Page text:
The International Center on Nonviolent Conflict is releasing the results of the research I carried out with Chris Allan from Ajabu Associates on how movement mobilize material resources.
Read more about it on the ICNC website here.
On June 15th, we will hold a public webinar to discuss the results. You can register for the webinar here.
The paper itself will be released soon and I will put a link here when it is.
The world is changing. No doubt about it.
And with this change comes a challenging environment for organizations.
Governments around the world are restricting fundamental rights of association and speech. Citizens are more and more polarized. Toleration is on the decline as people listen less to different perspectives and trust less news and even the facts of the world around them.
Civil society organizations around the world are severely impacted. Hundreds of countries have enacted new regulations that hobble CSOs to raise money and advocate for the critical social, economic and environmental changes needed. Democracy is general is moving towards an illiberal form where power dictates rights and the space for action shifts.
Nevertheless, civil society will grow, change and weather these new conditions.
In the meantime, funders who have created a funding system capable of reaching civil society can make their funding resilient by creating new ways to reach citizen’s organizations, by reaching beyond formal organizations, by improving local and international networks and by learning what to fund and how to be effective in the new conditions.
Chris Allan, from Ajabu Associates, and I suggest a resiliency framework for funders based on interviews with dozens of social change funders around the world facing a closing space for civil society in our new paper in the current issue of the Foundation Review.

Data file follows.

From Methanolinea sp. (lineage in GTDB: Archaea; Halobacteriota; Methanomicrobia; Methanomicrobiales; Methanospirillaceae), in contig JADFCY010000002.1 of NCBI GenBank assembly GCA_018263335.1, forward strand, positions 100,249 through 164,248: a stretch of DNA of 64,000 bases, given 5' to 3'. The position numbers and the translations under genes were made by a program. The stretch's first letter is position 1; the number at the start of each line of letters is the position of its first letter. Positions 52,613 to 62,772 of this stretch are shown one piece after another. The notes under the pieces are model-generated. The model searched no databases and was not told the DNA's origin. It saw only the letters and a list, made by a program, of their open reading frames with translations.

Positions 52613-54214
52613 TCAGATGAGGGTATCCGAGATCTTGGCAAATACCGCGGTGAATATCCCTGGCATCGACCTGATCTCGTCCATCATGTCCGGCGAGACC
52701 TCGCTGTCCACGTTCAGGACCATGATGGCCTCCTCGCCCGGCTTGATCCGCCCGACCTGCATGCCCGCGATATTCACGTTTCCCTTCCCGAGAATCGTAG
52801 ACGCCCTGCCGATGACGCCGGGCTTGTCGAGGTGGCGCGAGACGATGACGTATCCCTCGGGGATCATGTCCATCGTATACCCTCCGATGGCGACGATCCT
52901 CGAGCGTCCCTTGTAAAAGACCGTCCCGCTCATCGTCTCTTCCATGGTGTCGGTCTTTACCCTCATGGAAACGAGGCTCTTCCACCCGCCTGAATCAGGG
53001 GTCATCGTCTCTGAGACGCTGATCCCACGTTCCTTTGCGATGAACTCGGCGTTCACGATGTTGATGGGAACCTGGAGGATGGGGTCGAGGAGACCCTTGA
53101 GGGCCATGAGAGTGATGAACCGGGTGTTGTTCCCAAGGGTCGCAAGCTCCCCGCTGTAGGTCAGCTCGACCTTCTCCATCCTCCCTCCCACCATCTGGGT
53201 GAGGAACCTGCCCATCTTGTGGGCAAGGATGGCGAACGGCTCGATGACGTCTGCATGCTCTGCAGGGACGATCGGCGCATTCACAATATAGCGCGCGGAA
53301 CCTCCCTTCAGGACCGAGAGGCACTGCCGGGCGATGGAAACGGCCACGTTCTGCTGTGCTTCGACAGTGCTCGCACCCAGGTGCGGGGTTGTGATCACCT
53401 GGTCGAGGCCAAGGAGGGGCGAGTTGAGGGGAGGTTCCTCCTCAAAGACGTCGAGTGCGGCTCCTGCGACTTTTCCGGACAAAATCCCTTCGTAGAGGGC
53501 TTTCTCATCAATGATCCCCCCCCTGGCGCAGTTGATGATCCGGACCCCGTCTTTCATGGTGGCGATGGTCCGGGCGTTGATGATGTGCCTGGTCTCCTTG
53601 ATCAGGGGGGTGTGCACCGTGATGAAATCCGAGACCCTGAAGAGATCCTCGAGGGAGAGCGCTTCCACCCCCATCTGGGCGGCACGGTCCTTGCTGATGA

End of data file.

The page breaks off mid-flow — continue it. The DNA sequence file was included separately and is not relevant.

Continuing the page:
The article can be downloaded here with a subscription – https://scholarworks.gvsu.edu/tfr/vol10/iss2/11/
How can we best support grassroots organizations?
As organizations become bigger they inevitably have more access to financial resources and their ability to influence political and financial power also grows. But they also can lose some of the strength they draw from the actual interaction and knowledge of those who are most impacted by the problems they seek to solve and the possibilities they seek to realize. In other words, not all organizations need to become large to have a lasting and sustainable impact.
Artemisa Castro, the executive director of the Action in Sulidarity Fund in Mexico, and I consider how to strengthen and work with organizations on the actual challenges they face by working within and understanding how trust and confidence can be built among and between grassroots organizations. Looking beyond the financial resources they need, the article “Lessons from Grassroots Organizations” considers social capacity as one of the most important factors leading to a healthy, engaged civil society that can not only innovate and address local inequities but can sustain positive changes for their communities.
The article is available here: https://scholarworks.gvsu.edu/cgi/viewcontent.cgi?article=1225&context=tfr
Philanthropy is as old as peoplekind – but building an infrastructure that can advance innovation, empower the marginalized and foster social capital, organization and capacity is very new in many parts of the world. This Sourcebook on Foundation Building opens a window on the strategies and approaches that are working in many places.
Civil Society is not the non-profit sector nor the world of non-governmental organizations. These are merely prevailing models of social organizations and not necessarily the best ones.
Civil Society is the place where we bring our sense of justice in the context of our dreams and aspirations to make it a better world.